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*To*: isdn@essential.org*Subject*: Another Point Of View (Round 2)*From*: mikebw@bilow.bilow.uu.ids.net (Mike Bilow)*Date*: Fri, 29 Nov 96 22:33:00 -0000*Reply-To*: mikebw@bilow.bilow.uu.ids.net

Bill Frezza wrote in a message to Mike Bilow: > I have considerably more mathematical education than "an > elementary course," and I have no idea what you are talking > about. What you seem to be describing here is the behavior of > the classic Poisson distribution, which is (as far as I know) > the accepted mathematical model for this sort of traffic > analysis. BF> Voice traffic follows a classic exponential, or Poission, BF> distribution. It is the basis for the Erlang tables used by BF> phone companies to provision trunk groups. Data calls *Do BF> Not* follow a Poisson distribution. See "Impacts of Internet BF> Traffic on LEC Networks and Switching Sysetms", Amir Atai BF> and James Gordon. (Note that nomenclature for Probability BF> Density Functions is not uniform. Perhaps you learned about BF> Power Law PDFs under a different name. Or maybe you were BF> absent that day :) Again, I really don't understand what you are talking about here. The discrete Poisson function is pretty straightforward, and it looks like this (using C programming notation): P(d,x) = pow(d,x) * exp(-d) / fact(x) where: pow(d,x) is d raised to the x power, exp(-d) is the base of the natural logarithm rasied to the -d power, fact(x) is x! = (x) * (x-1) * ... * 2 * 1 Now, x is an integer and represents the number of circuit slots in use, while d is some measure which we take to represent call density. For a given density d, P(d,x) represents the time probability that x circuit slots will be required. By solving for P(d,x) with x=1,2,3,... we can construct a picture of what sort of demand will be placed upon our communications system, based upon a particular assumption about the value of d. I have not read or even heard of the Atai and Gordon book, but this stuff just is not rocket science. The Poisson function is neither an "exponential" nor a "power" distribution, although it does involve both exponents and powers. As I think should be obvious to anyone who made it past high school math, the only real issue is whether the value of d is different for voice calls and data calls. It is by no means clear what the answer is to this question, and the only way to find out is to go and measure it. Even if the average data call lasts ten times longer than the average voice call, d would be the same for both if ten times as many voice calls were made as data calls. Properly, d should be correlated with the probability that any particular line is tied up with a call at any particular time. The purpose of the Poisson distribution is to account for the fact that calls are made at random times by independent actors, and the Poisson distribution will tell us how often we can expect peak demand to fill up x lines. Throwing around terms like "exponential distribution" and "power distribution" is not illuminating, at least not to me. What we really need to know is d. For example, let's say I have 100 bins and I throw 1000 balls into these bins at random, and I need to know how big to build my bins. The Poisson distribution tells me how probable it is that any particular bin will have a particular number of balls: 3 keys: 1 ( 0.23%) 4 keys: 2 ( 0.76%) 5 keys: 4 ( 1.89%) 6 keys: 6 ( 3.78%) 7 keys: 9 ( 6.31%) 8 keys: 11 ( 9.01%) 9 keys: 13 (11.26%) 10 keys: 13 (12.51%) 11 keys: 11 (12.51%) 12 keys: 9 (11.37%) 13 keys: 7 ( 9.48%) 14 keys: 5 ( 7.29%) 15 keys: 3 ( 5.21%) 16 keys: 2 ( 3.47%) 17 keys: 1 ( 2.17%) 18 keys: 1 ( 1.28%) In other words, it is expected that there will be 11 bins holding 8 balls, accounting for 9.01% of the balls. What is important from the standpoint of traffic analysis is that the probability becomes insignificant that any particular bin will end up holding more than 18 balls. If I chose to make my bins hold a maximum of 15 balls, then only (16-15)*2 + (17-15)*1 + (18-15)*1 = 2+2+3 = 7 balls would overflow onto the floor, out of 1000. What would happen if I threw my 1000 balls into half as many (50) bins? Then I would have to build the bins half again bigger, able to hold 29 balls: 11 keys: 1 ( 0.58%) 12 keys: 1 ( 1.06%) 13 keys: 1 ( 1.76%) 14 keys: 2 ( 2.71%) 15 keys: 3 ( 3.87%) 16 keys: 3 ( 5.16%) 17 keys: 4 ( 6.46%) 18 keys: 4 ( 7.60%) 19 keys: 4 ( 8.44%) 20 keys: 4 ( 8.88%) 21 keys: 4 ( 8.88%) 22 keys: 4 ( 8.46%) 23 keys: 3 ( 7.69%) 24 keys: 3 ( 6.69%) 25 keys: 2 ( 5.57%) 26 keys: 2 ( 4.46%) 27 keys: 1 ( 3.43%) 28 keys: 1 ( 2.54%) 29 keys: 1 ( 1.81%) What is counter-intuitive about the Poisson distribution is that you don't get very much gain from adding lots and lots of bins. What would happen if I threw my 1000 balls into 1000 bins? I would still need bins to hold 6 balls: 0 keys: 368 ( 0.00%) 1 keys: 368 (36.79%) 2 keys: 184 (36.79%) 3 keys: 61 (18.39%) 4 keys: 15 ( 6.13%) 5 keys: 3 ( 1.53%) 6 keys: 1 ( 0.31%) Even at 10000 bins, my bins would have to hold 3 balls to prevent any of the 1000 balls from overflowing onto the floor, but over 9000 bins would be empty: 0 keys: 9048 ( 0.00%) 1 keys: 905 (90.48%) 2 keys: 45 ( 9.05%) 3 keys: 2 ( 0.45%) If I built 999000 bins, I would still need bins to hold 2 balls: 0 keys: 998000 ( 0.00%) 1 keys: 999 (99.90%) 2 keys: 1 ( 0.10%) > BF> Ignoring the fundamentals of traffic engineering, CPT argues > BF> that a 20-minute local data call costs the phone company the > BF> same as a 20-minute teenage yak-fest, > >This isn't true? BF> Of course a 20-minute call is a 20-minute call regardless of BF> whether it's voice or data. But that's not the point. The BF> phone network is not engineered to handle 20-minute average BF> holding time calls. In addition, it's not the *average* call BF> that matters, it's the total call-minute load presented by BF> the entire distribution function. The phone network doesn't care about the hold time of calls, period. It cares about the probability that a line will be in use at a particular time. I do not understand why someone logging into the Internet for 20 minutes a day should bring the phone system to its knees when the average line is probably in use for 20 minutes a day with voice calls in any case. The call receivers present no substantially different patterns, either. Have you ever tried calling a technical support line for computer software? These things are often filled to capacity, with many people trying over and over again to get through. In your reasoning, it would be justified to charge companies who offer technical support lines a premium because their lines are always busy. Nevertheless, everyone understands the difference between technical support lines and an IEXC, so no one has proposed charging IEXC fees for companies who operate technical support lines. > BF> I tried explaining this to the dunderhead social engineers > BF> that populate CPT's ISDN mailing list some months ago, > >I object to that "social" allegation. BF> OK. Next time I'll call you anti-social :) Us geeks are easily offended. -- Mike ------------------------------------------------------------------------------- Bilow Computer Science | +1 401 944 3937 (voice) | Michael S. Bilow Forty Plantations | +1 401 944 7966 (fax) | President Cranston, RI 02920-5554 | +1 401 944 8498 (BBS) | mikebw@ids.net (Internet) PGP Public Key fingerprint = 4B 06 23 FB 3E 24 A5 24 14 B5 A2 14 96 73 B4 B2 -------------------------------------------------------------------------------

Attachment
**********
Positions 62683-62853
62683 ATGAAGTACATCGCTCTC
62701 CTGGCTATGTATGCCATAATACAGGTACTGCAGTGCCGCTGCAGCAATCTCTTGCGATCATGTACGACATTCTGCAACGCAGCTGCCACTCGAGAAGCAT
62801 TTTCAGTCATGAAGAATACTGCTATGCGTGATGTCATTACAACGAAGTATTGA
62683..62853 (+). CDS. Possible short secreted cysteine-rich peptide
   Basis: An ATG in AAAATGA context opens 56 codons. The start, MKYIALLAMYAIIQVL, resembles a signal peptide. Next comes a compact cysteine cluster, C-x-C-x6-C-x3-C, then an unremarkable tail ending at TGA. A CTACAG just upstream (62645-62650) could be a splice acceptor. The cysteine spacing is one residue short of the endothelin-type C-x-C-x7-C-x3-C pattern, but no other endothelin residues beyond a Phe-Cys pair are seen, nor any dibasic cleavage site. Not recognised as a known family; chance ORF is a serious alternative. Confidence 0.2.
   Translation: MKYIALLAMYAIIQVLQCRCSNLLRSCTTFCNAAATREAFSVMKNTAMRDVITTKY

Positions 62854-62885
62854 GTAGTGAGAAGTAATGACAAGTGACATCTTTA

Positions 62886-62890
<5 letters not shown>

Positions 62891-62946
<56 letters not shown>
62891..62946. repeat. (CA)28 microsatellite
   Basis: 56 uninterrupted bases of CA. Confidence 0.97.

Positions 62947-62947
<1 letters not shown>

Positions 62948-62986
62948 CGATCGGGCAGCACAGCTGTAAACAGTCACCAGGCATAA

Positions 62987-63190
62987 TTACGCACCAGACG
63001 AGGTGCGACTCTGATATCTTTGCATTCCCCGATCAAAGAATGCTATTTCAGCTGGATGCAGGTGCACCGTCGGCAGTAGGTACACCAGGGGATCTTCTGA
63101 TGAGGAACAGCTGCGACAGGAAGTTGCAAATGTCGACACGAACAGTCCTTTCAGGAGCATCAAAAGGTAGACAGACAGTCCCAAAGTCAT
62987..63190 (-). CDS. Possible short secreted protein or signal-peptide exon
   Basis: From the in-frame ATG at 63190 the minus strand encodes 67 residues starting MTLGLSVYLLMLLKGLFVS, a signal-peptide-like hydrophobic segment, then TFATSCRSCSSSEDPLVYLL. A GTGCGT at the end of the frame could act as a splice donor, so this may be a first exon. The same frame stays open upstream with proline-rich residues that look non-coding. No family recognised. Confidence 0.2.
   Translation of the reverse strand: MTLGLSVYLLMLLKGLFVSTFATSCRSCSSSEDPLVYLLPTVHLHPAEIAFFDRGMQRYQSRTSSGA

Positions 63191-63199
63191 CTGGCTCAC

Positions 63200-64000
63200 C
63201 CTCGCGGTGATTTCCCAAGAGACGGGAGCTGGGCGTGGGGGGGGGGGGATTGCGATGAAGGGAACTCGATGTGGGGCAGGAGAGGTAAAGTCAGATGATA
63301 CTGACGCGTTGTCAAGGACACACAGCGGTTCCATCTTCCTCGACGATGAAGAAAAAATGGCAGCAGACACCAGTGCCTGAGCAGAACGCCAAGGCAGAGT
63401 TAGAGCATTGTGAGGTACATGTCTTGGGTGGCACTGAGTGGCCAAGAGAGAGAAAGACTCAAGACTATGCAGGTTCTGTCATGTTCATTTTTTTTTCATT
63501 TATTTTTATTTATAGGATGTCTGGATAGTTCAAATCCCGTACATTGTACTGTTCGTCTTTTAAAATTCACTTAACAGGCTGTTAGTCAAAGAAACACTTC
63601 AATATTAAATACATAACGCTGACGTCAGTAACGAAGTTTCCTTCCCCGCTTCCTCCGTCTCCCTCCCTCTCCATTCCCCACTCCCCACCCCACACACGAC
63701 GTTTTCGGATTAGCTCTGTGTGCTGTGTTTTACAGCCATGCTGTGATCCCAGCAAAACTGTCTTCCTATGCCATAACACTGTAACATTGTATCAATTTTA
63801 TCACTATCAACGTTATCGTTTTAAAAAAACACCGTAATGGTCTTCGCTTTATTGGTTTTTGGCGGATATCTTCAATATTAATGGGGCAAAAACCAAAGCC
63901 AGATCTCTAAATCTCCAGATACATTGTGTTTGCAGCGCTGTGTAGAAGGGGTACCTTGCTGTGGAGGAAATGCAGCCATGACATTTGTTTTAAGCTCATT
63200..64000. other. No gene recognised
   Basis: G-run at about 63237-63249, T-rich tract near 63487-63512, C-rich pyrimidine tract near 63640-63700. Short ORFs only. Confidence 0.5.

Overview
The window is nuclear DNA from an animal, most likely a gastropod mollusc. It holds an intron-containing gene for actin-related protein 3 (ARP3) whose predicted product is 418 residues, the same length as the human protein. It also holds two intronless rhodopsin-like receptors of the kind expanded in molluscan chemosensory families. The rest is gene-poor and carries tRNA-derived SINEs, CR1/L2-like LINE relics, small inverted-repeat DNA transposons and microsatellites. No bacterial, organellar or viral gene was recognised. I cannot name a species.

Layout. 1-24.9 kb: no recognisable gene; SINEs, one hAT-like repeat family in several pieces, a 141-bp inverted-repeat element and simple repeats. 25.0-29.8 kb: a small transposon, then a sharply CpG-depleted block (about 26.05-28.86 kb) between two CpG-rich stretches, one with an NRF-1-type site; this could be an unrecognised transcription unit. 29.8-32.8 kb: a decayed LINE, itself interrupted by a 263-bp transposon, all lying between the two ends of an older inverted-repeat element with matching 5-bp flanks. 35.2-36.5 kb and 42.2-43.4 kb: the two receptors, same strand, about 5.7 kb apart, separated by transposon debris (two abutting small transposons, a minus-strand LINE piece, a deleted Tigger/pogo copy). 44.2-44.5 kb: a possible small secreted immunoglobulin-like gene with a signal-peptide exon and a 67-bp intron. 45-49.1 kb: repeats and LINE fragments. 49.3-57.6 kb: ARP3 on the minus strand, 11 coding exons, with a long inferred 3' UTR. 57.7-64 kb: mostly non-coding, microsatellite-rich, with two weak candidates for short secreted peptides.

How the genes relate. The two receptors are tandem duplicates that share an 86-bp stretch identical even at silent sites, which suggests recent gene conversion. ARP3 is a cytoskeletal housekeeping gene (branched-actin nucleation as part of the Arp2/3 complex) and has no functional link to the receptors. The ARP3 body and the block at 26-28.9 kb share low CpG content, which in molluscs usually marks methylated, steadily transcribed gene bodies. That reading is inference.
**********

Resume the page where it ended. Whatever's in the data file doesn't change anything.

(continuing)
**Follow-Ups**:**Re: Another Point Of View (Round 2)***From:*Bill Frezza <frezza@interramp.com>